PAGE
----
Weekly Focus Europe: Influenster Launches ReviewSource & Review Ads; Nielsen Study: Discovering an Opportunity Amid the Threat of Parallel Imported Products

In this edition of Weekly Focus Europe: Influenster Launches ReviewSource & Review Ads and Nielsen Study: Discovering an Opportunity Amid the Threat of Parallel Imported Products.

Influenster Launches ReviewSource & Review Ads

Influenster, a leading product discovery and reviews platform, this week launched ReviewSource, the always-on SaaS product that supplies continuous organic, non-incentivised consumer reviews left on Influenster.com to brand and retailer websites.

Review Ads is a complementary new offering that populates fully responsive, custom ad units with user-generated content (up to five curated reviews per month, with review count and star rating updated daily) to run on highly targeted digital and social properties.

Influenster features more than 28 million reviews on 2.5 million products created by 4.6 million members, with one million new, organic reviews every month (second only to Amazon), leading within the Beauty category, and most often far greater than either brand or retail sites at the SKU-level.

Why does this matter to brand and retail partners? Because quantity, quality, and recency of reviews has critical impact on the modern path-to-purchase.

  • According to PowerReviews, nearly all shoppers (95%) consult ratings and reviews while shopping; and 86% consider them a critical resource when making a purchase decision. When reviews are added to a particular product on a site, traffic to that product experiences an average 108% lift.
  • Brands are reported to increase sales 10% after moving from zero to one review, 30% for 50 reviews, and 37% for 100 reviews says BazaarVoice.
  • Research from BrightLocal shows that 77% of consumers think reviews older than three months don’t matter.

Emre Yenilmis, chief product officer, Influenster, comments: “Online reviews influence purchase decisions more than almost any other form of paid, earned or owned media, as shown by countless studies conducted. With the launch of both ReviewSource and Review Ads, we are excited to offer brands the opportunity to unlock the full potential of user-generated content on their products, validate their products with peer-to-peer recommendations and, ultimately, drive purchase intent.”

Nielsen Study: Discovering an Opportunity Amid the Threat of Parallel Imported Products

Nielsen Hong Kong has announced the launch of a new consumer insights study in Q4 2018, ‘Parallel Imported Products: A Consumer’s Perspective’. This study aims to provide an in-depth understanding on consumers perspective for parallel imported products, their purchasing journey in emerging channels, and their attitude/behaviour across the super categories, as well as the key implications for FMCG companies/key account retailers and their roles in this increasingly complex operating environment.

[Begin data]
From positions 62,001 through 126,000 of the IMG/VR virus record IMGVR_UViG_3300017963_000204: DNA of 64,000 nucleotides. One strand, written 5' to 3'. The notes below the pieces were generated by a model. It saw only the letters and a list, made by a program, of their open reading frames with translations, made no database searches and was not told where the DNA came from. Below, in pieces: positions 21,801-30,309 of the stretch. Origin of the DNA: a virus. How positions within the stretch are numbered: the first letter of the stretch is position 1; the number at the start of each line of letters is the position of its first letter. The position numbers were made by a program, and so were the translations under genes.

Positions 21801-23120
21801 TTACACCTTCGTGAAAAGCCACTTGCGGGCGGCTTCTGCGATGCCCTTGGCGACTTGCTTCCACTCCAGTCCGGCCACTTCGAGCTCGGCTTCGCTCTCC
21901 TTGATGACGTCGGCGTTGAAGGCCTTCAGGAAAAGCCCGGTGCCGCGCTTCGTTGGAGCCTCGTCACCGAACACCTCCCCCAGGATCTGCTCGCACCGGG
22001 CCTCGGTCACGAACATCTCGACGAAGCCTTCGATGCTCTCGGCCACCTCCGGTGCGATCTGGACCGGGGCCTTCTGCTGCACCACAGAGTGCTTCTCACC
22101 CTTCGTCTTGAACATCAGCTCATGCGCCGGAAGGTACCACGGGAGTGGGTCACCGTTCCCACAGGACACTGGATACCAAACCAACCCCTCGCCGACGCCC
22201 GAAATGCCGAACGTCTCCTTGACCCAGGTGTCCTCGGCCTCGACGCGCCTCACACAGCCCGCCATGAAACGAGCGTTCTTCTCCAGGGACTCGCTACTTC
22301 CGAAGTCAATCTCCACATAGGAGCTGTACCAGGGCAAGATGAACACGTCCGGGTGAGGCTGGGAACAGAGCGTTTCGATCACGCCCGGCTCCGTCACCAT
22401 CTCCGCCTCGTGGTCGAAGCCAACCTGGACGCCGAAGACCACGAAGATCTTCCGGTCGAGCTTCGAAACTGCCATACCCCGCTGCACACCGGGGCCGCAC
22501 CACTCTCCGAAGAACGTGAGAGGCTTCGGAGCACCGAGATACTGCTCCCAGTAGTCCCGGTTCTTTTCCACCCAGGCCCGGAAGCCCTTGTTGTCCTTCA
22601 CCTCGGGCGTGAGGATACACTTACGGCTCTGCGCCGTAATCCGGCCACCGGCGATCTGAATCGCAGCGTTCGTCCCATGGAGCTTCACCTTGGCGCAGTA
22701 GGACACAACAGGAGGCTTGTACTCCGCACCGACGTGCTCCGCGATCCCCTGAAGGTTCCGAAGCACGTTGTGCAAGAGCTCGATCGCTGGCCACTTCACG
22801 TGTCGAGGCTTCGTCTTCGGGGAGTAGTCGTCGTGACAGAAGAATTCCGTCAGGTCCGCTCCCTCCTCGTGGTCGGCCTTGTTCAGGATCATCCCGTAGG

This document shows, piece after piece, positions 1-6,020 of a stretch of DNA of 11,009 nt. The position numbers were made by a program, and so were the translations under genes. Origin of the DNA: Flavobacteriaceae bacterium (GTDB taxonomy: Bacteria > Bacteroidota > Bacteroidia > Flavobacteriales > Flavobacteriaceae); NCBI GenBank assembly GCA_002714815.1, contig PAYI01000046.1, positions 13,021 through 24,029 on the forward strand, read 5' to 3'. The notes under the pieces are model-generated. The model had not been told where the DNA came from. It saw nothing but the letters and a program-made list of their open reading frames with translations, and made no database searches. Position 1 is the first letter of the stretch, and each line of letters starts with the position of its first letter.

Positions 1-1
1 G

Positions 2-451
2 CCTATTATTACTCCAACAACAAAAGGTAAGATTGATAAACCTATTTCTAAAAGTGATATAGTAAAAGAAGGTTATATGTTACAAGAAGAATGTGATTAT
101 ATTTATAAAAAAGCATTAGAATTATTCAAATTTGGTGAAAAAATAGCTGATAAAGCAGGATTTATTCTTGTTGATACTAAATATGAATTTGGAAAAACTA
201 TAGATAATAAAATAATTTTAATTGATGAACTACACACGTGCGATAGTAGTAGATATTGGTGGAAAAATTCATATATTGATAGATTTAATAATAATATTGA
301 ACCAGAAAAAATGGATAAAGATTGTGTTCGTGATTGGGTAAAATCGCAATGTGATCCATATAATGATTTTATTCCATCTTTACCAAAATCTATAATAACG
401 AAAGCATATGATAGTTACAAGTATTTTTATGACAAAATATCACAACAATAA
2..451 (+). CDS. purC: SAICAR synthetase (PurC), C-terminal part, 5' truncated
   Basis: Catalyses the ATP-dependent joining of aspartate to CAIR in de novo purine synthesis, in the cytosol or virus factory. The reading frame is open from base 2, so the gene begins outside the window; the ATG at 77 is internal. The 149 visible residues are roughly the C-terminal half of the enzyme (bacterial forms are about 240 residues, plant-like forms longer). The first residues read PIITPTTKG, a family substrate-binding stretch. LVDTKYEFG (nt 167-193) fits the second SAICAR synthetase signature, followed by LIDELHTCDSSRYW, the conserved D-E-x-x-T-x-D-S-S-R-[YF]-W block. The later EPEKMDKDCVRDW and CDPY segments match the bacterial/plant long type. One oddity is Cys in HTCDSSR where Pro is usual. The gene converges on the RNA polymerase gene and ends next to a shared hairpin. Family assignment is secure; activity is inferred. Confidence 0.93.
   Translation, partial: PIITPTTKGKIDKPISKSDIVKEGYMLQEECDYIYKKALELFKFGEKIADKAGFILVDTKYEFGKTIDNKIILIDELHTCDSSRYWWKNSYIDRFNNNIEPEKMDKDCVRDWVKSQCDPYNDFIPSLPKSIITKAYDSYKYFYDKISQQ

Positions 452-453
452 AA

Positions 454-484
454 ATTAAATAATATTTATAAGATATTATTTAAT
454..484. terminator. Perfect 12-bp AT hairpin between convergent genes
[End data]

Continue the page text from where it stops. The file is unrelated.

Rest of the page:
One of the key talking points within the FMCG and retail industry has been the threat of emerging channels and parallel imported products to their businesses. But just how serious is this threat? Obtaining a credible answer to this question is like finding a needle in a haystack, as there are an increasing number of distributors and retailers competing in both the brick-and-mortar and online operations across Hong Kong, not to mention the complexity of selling to both local consumers as well as the mainland Chinese tourists.

With strong Q2 economic indicators such as retail sales (+12% YoY), overnight mainland visitors (+8% YoY), and day visitors (+19% YoY) recovering to levels not seen since 2013, and with Nielsen’s FMCG Index showing a +4% YoY value growth for July 2018 (following several periods of decline between 2015 to 2017), it has been observed in recent months some of the FMCG companies are offering their official imported products to emerging channels in order to protect their baseline sales. But by doing so are they simply running in panic mode? Given that some of the key account retailers seemed to have given more priorities to certain categories, in-store exclusive brands and private labels, the power of bargaining lessens by the day with decreasing ROIs.

These challenges currently impacts the majority of FMCG players, especially those who have products from different COO (countries of origin). For a retailer or distributor, their buyers can simply source the same brand from different markets, whilst for some consumers they either cannot differentiate the COO based on the packaging alone. In most cases, the parallel imported products offer deeper price cuts, as an increasing number of key account and emerging channel retailer buyers source their products directly from overseas with favourable exchange rates and economies of scale; by doing so they can afford to operate at a low cost and pass on the savings to their customers.

What are the options for the FMCG industry in this ever-changing competitive operating environment? Do they simply sit back and do nothing? Should they slowly retreat their investments and let parallel imported products take over the market? Or do they pile up their products into emerging channels and risks alienating their key account partners?

To answer most of these questions, it has become more critical for the industry to gain an in-depth and holistic understanding the consumer behaviour for parallel imported products and the changing dynamics of the new retail environment. Moreover, FMCG players should view this as an opportunity to rethink and reshape their channel and product portfolio strategies, by doing so they can maintain a competitive edge with both consumers and retailers.